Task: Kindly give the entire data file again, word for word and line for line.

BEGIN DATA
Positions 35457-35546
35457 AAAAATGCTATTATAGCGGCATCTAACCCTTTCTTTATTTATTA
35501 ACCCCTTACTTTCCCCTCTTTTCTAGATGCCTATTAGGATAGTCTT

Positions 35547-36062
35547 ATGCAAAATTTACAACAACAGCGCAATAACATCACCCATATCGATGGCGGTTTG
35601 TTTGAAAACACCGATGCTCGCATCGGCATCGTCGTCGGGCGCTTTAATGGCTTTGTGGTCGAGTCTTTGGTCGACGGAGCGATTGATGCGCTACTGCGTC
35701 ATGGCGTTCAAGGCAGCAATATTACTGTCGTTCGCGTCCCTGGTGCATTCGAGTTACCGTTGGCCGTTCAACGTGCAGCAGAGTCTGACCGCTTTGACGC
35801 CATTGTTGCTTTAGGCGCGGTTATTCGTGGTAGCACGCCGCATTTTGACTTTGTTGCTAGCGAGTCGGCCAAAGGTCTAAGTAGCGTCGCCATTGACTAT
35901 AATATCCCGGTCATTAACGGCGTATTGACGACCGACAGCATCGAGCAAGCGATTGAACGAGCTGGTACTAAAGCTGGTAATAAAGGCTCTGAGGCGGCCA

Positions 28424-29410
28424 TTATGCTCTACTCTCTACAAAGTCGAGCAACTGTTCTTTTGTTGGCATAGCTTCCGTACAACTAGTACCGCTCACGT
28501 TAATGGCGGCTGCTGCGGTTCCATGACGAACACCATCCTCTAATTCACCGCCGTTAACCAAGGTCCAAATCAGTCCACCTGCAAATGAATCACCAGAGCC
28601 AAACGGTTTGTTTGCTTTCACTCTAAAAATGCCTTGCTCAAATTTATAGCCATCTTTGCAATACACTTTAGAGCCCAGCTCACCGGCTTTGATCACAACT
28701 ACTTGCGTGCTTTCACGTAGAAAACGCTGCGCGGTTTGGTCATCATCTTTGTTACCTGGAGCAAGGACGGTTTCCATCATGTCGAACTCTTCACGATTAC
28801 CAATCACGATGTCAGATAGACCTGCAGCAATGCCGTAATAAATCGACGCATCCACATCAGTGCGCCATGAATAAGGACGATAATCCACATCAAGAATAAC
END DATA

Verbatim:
Positions 35457-35546
35457 AAAAATGCTATTATAGCGGCATCTAACCCTTTCTTTATTTATTA
35501 ACCCCTTACTTTCCCCTCTTTTCTAGATGCCTATTAGGATAGTCTT

Positions 35547-36062
35547 ATGCAAAATTTACAACAACAGCGCAATAACATCACCCATATCGATGGCGGTTTG
35601 TTTGAAAACACCGATGCTCGCATCGGCATCGTCGTCGGGCGCTTTAATGGCTTTGTGGTCGAGTCTTTGGTCGACGGAGCGATTGATGCGCTACTGCGTC
35701 ATGGCGTTCAAGGCAGCAATATTACTGTCGTTCGCGTCCCTGGTGCATTCGAGTTACCGTTGGCCGTTCAACGTGCAGCAGAGTCTGACCGCTTTGACGC
35801 CATTGTTGCTTTAGGCGCGGTTATTCGTGGTAGCACGCCGCATTTTGACTTTGTTGCTAGCGAGTCGGCCAAAGGTCTAAGTAGCGTCGCCATTGACTAT
35901 AATATCCCGGTCATTAACGGCGTATTGACGACCGACAGCATCGAGCAAGCGATTGAACGAGCTGGTACTAAAGCTGGTAATAAAGGCTCTGAGGCGGCCA

Positions 28424-29410
28424 TTATGCTCTACTCTCTACAAAGTCGAGCAACTGTTCTTTTGTTGGCATAGCTTCCGTACAACTAGTACCGCTCACGT
28501 TAATGGCGGCTGCTGCGGTTCCATGACGAACACCATCCTCTAATTCACCGCCGTTAACCAAGGTCCAAATCAGTCCACCTGCAAATGAATCACCAGAGCC
28601 AAACGGTTTGTTTGCTTTCACTCTAAAAATGCCTTGCTCAAATTTATAGCCATCTTTGCAATACACTTTAGAGCCCAGCTCACCGGCTTTGATCACAACT
28701 ACTTGCGTGCTTTCACGTAGAAAACGCTGCGCGGTTTGGTCATCATCTTTGTTACCTGGAGCAAGGACGGTTTCCATCATGTCGAACTCTTCACGATTAC
28801 CAATCACGATGTCAGATAGACCTGCAGCAATGCCGTAATAAATCGACGCATCCACATCAGTGCGCCATGAATAAGGACGATAATCCACATCAAGAATAAC